National Security & Defense

Biden’s Afghanistan Blunder

U.S. Army soldiers and Afghan National Army soldiers patrol in Kandahar Province, Afghanistan, in 2012. (Baz Ratner/Reuters)

President Biden is trying to put window dressing on the ongoing catastrophe in Afghanistan.

His envoy is working around the clock to get the Taliban to negotiate a political settlement to its military campaign, but what possible incentive does it have?

Only a few hundred Americans remain in the country, and without the recently evacuated Bagram airbase, the air strikes carried out by coalition forces come from locations far afield, limiting their reach. Now, the inevitable consequences of this withdrawal have crashed down on Afghanistan, bringing on a human tragedy of epic proportions and perhaps a resurgence of international jihadism.

Last month, Biden asserted, “Do I trust the Taliban? No. But I trust the capacity of the Afghan military, who is better trained, better equipped, and more re- — more competent in terms of conducting war.” Yet since Friday, the Taliban has won control of well over half of the country, including nine of its 34 provincial capitals — a number expected to rise in the coming days. The Taliban stepped up its attacks after Biden announced the plan to withdraw in April, but it has only started to retake major cities, such as Kunduz, as the August 31 deadline for completion of the U.S. exit approaches. The Washington Post reported that the Pentagon assesses Kabul could fall within 90 days; some officials predict that’ll happen within a month — which would coincide with the 20th anniversary of the September 11 attacks.

This offensive has been accompanied by a spate of attacks within Kabul, and a crisis of governance. The Taliban recently assassinated the government’s media chief, and an unsuccessful attempt on the defense minister’s life left eight other people dead. The Afghan military has been all but absent from battle, with the exception of commando units, and some soldiers are reported to have fled amid Taliban advances. Now under intense pressure on all fronts, the government lacks competent political leadership.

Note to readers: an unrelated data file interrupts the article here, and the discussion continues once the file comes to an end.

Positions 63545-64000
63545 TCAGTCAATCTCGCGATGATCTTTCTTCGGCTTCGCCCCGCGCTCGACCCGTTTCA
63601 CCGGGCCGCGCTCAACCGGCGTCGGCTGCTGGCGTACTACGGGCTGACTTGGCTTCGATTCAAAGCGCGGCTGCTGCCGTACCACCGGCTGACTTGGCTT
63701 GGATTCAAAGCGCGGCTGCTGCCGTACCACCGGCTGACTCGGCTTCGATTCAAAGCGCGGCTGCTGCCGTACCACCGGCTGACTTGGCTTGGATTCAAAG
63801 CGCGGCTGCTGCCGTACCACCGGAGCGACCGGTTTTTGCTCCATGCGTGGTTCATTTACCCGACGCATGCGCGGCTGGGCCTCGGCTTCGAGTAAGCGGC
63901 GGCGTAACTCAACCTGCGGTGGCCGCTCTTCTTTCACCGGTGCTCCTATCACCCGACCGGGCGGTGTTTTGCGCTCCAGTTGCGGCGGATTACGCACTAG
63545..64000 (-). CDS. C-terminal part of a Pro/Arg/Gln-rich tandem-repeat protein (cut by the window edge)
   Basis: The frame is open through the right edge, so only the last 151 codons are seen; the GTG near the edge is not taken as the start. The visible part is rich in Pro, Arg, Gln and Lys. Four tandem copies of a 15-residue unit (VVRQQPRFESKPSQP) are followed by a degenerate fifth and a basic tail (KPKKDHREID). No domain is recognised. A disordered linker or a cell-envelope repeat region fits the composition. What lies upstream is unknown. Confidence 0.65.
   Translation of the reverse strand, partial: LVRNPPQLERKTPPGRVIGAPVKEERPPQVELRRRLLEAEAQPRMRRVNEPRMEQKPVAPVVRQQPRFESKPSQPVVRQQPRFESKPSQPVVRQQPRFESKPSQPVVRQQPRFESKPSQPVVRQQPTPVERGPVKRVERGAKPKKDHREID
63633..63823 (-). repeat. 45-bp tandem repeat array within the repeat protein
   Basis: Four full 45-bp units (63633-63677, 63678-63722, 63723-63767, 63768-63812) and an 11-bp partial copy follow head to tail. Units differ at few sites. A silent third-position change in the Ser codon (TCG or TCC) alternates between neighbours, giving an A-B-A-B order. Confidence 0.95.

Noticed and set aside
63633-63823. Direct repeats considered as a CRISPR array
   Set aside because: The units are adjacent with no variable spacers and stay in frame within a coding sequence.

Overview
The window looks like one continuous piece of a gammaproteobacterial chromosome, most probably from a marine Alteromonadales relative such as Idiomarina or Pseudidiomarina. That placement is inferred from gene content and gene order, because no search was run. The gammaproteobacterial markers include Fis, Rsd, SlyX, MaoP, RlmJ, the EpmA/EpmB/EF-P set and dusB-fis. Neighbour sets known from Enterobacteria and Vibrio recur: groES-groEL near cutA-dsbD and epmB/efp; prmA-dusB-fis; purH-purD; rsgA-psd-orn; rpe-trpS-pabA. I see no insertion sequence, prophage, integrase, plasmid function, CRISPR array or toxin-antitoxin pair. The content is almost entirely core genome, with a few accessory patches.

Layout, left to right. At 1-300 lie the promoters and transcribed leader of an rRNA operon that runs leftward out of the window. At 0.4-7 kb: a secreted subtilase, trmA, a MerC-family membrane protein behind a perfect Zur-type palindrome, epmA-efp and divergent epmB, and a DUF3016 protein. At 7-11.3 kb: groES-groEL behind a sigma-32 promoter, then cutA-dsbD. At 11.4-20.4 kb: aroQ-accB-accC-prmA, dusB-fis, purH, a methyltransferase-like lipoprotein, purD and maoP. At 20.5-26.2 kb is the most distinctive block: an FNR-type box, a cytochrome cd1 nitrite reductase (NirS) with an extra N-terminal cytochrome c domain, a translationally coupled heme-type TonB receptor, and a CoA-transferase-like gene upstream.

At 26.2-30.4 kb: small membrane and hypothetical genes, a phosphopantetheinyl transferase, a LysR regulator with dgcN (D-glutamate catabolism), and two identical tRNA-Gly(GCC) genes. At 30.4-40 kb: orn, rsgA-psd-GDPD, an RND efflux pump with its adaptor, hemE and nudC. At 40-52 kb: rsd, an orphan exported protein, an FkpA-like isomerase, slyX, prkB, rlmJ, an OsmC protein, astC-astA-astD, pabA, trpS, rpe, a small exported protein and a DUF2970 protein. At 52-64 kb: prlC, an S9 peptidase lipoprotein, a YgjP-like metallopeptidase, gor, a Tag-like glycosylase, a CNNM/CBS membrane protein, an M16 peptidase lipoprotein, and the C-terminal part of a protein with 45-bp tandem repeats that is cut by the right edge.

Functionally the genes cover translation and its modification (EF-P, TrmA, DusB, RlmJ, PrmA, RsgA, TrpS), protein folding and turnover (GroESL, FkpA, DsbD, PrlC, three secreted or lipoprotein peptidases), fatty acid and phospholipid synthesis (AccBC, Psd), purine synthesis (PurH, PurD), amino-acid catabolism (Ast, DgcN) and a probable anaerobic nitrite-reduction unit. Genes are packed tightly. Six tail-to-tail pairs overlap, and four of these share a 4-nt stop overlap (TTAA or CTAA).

The Biden administration is continuing to provide logistical and intelligence support to Afghan forces, but U.S. involvement in the country is all but over. The Taliban are likely to continue to advance, and come August 31, it’s not even clear that U.S. forces will conduct more air strikes. So when Biden administration officials say that they’re supporting the Afghan government in pursuit of a negotiated settlement with the Taliban, they’re merely offering an empty talking point to try to pretty up the brutal truth on the ground.

At the human level, the people facing the most danger are supporters of the Afghan government, anyone who worked with coalition forces in the country (including the interpreters who must now flee for their lives), and the women who flourished in the environment that followed the toppling of the Taliban’s medieval barbarity.

On top of this humanitarian debacle, it’s hard to see how the emergence of a new Islamic caliphate in Afghanistan won’t result in a renewed threat to the U.S. and its interests. It’s widely acknowledged that the Taliban has not broken ties with al-Qaeda, and it will surprise no one that the group has broken its commitment to do so that it made at Doha. Afghanistan might soon again become the launchpad of a global movement that had for years been kept at bay by the presence of U.S. forces — most recently a small, relatively low-cost contingent that served as bulwark against the Taliban sweeping to power again.

It never made sense to believe, and here the Trump administration was the main offender, that the Taliban could be negotiated with. This week, Zalmay Khalilzad, Biden’s special representative (a Trump-era holdover from the Taliban negotiations, as well as George Bush’s ambassador to Afghanistan), delivered the group a warning in Doha. All he could do, though, was say that Washington would prevent any government that comes to power by force from receiving international recognition, a meaningless gesture compared to the U.S. pullout that has constituted a green light to the restoration of the caliphate.

Administration officials insist that the U.S. won’t be drawn back in and that this withdrawal is final. Sadly, everyone on the ground appears to believe them.

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